The Case for Divestment
By Lauren Johnstone (ECO)
Tuition alone is not enough to run Kenyon College. In order to pay its bills, professors, maintenance workers, AVI contract and everything else, Kenyon must raise extra funds in the form of an endowment. These funds are invested in order to foster growth and turn a profit. Naturally, the college’s portfolio is diverse, as it attempts to maximize its profit and avoid having to reduce financial aid packages or raise tuition in order to meet its financial obligations.
But this investment strategy comes with social cost: we find ourselves in a situation in which Kenyon’s investments endorse and encourage the use of fossil fuels at a time when energy conservation should be an increasingly important priority. The current divestment campaign aims to take these invested funds out of fossil fuel companies. The numerous reasons for this movement are all rooted in the dire urgency of climate change.
Most of us are already familiar with the science: the combustion of fossil fuels emits greenhouse gases, most notably carbon dioxide and methane, into the atmosphere. These gases create a greenhouse effect which traps incoming heat inside the earth’s atmosphere. This heating creates a disastrous feedback loop, whose ultimate effects remain largely unknown. To put the issue in perspective, however, the World Bank, a group dedicated to reducing global poverty, recently announced that it will not be able to operate in a world warmed to 4 degrees Celsius higher than pre-industrial temperatures. We’ve already warmed the world 0.8 degrees Celsius, and our current trajectory puts us on track for a 6 degree rise.
The divestment campaign insists that our institution should not have any fiscal ties to the fossil fuel industry. It is immoral on our part to gain any form of profit while people suffer each year at the hands of an increasingly disastrous climate. Storms like Hurricane Sandy are becoming more frequent, droughts more commonplace, forest fires are lasting longer and covering more land and island nations are beginning to disappear under rising seas. And these kinds of catastrophes are disproportionately affecting poorer communities. With divestment, Kenyon would take a stand against the fossil fuel industry’s destructive business. The return that Kenyon earns on its investments cannot come at the expense of human and planetary health. We can make our money elsewhere.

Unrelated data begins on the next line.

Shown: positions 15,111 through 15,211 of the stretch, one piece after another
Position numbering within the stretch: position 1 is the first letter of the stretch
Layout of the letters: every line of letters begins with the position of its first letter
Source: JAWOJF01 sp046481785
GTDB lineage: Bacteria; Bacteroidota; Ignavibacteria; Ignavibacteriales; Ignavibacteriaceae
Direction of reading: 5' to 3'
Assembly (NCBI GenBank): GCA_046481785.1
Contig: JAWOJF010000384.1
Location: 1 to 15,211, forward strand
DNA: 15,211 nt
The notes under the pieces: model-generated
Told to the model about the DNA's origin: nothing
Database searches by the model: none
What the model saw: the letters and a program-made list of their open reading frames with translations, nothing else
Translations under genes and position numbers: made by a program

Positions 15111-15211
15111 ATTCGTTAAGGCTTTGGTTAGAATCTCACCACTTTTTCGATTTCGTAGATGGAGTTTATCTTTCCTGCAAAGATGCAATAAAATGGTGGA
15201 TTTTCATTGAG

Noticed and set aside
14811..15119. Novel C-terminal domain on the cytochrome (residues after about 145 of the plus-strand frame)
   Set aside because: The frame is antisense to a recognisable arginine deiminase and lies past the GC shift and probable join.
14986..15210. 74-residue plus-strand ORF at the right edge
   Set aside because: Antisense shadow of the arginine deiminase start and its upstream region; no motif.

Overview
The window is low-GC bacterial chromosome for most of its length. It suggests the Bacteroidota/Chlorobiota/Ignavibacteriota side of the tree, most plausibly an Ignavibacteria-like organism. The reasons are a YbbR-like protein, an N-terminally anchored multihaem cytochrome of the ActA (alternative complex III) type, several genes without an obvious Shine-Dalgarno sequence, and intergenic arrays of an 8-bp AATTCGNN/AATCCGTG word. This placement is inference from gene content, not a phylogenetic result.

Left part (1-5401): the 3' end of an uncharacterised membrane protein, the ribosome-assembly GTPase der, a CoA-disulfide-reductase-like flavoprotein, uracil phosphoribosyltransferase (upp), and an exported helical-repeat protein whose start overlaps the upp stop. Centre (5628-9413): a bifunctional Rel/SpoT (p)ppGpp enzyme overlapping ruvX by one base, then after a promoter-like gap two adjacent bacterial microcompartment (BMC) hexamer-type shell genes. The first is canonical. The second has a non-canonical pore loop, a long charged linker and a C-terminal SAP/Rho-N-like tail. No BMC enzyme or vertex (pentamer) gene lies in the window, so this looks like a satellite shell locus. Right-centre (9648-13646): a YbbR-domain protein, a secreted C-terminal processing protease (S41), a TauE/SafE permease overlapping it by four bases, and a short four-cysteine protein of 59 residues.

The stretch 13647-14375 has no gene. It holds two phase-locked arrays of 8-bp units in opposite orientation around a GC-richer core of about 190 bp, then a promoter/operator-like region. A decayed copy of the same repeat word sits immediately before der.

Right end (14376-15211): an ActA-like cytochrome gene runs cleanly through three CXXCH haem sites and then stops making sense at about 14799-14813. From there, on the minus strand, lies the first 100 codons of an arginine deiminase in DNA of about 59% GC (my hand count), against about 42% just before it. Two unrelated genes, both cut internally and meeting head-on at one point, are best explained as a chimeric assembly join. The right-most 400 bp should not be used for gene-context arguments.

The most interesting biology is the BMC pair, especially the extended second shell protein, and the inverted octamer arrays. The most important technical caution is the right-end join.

It’s no surprise that the fossil fuel industry is wildly profitable: the world wants cheap energy. And it would be misguided to fault the energy industry for using the free market to efficiently distribute natural resources to new markets. Their doing so has helped develop communities that would otherwise be living in pre-industrial conditions. However, rampant and unregulated growth in the world’s consumption of fossil fuels is not a sustainable path forward. At a certain point, we run the risk of developing ourselves out of existence.
Perhaps divestment appears a bit far-fetched in tackling the inherent problem with the industry. It is true that Kenyon’s divesting will not make much of a difference in the global market for oil. We are a small institution with a small endowment—according to the most recent available figures, about $184 million. In fact, even if every college and university divested from fossil fuels, these goliath companies would not take a hit. Divestment, however, goes beyond the pockets of these companies. Schools would be sending a strong message that as educators preparing young adults for the future, it is reprehensible to benefit in the short-term from something that threatens that future. We would also be doing what endowments are intended to do, that is, provide generational equity by ensuring the college’s survival for graduating classes to come. Our economy, by choice or by eventual necessity, will be forced to run on something other than fossil fuels. By divesting now, Kenyon will set a precedent for forward-thinking institutions, showing that it is possible to be both profitable without sacrificing principle.